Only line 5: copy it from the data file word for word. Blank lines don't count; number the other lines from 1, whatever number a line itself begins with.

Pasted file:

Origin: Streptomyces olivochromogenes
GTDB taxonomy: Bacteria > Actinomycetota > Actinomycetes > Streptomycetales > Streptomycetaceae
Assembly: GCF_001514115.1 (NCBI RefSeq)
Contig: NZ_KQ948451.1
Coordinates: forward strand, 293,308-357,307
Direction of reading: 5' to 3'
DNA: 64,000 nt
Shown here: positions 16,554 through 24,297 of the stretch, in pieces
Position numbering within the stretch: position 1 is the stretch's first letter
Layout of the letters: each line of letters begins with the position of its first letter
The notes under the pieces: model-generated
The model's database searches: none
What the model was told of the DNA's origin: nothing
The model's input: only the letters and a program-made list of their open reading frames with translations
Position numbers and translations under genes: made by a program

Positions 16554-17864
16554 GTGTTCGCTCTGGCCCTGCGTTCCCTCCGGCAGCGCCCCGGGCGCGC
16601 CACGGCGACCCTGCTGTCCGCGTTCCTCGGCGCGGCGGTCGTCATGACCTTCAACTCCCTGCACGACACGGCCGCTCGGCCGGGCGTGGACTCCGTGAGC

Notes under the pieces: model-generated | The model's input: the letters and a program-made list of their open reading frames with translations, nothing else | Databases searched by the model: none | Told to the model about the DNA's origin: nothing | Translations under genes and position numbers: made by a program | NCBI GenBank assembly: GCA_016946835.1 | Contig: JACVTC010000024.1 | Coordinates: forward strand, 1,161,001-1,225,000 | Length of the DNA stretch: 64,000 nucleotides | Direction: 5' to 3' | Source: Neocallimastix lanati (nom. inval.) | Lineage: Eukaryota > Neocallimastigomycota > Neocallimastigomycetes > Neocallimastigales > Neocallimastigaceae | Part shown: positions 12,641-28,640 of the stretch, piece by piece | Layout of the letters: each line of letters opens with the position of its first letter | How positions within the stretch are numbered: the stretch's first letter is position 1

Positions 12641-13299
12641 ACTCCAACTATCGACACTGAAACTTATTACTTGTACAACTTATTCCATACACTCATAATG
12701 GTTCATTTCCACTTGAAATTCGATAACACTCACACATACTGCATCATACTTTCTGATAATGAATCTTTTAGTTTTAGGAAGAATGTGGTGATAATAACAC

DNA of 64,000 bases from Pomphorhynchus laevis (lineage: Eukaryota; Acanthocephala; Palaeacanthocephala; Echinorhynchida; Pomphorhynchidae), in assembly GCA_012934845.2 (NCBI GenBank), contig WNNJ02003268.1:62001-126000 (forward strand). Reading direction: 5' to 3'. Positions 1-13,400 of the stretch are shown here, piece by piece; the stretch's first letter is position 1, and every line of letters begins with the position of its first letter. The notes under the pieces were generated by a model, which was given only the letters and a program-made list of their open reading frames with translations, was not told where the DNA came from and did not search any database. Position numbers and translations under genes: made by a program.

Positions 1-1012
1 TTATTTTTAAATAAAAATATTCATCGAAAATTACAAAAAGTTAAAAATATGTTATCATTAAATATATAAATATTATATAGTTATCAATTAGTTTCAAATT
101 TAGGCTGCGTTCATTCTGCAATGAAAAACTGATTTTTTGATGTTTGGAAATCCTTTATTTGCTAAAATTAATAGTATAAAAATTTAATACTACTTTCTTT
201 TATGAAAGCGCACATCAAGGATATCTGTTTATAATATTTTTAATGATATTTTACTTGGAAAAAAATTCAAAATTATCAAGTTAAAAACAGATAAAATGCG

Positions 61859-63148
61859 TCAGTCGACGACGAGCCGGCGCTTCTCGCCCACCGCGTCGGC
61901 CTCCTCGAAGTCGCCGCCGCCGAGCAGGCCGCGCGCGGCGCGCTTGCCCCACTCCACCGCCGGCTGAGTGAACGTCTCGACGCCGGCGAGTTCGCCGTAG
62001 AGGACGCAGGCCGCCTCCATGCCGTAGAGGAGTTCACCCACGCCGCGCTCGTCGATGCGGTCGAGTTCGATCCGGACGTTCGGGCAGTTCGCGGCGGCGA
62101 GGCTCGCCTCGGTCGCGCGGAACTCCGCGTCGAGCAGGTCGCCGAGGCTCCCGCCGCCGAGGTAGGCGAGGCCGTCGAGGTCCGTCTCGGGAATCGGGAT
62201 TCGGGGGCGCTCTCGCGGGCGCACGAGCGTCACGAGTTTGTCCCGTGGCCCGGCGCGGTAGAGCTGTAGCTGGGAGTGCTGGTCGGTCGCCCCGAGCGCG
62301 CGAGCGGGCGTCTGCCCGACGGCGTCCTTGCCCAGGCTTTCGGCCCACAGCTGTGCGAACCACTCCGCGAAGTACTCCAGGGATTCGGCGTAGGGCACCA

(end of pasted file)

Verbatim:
Coordinates: forward strand, 293,308-357,307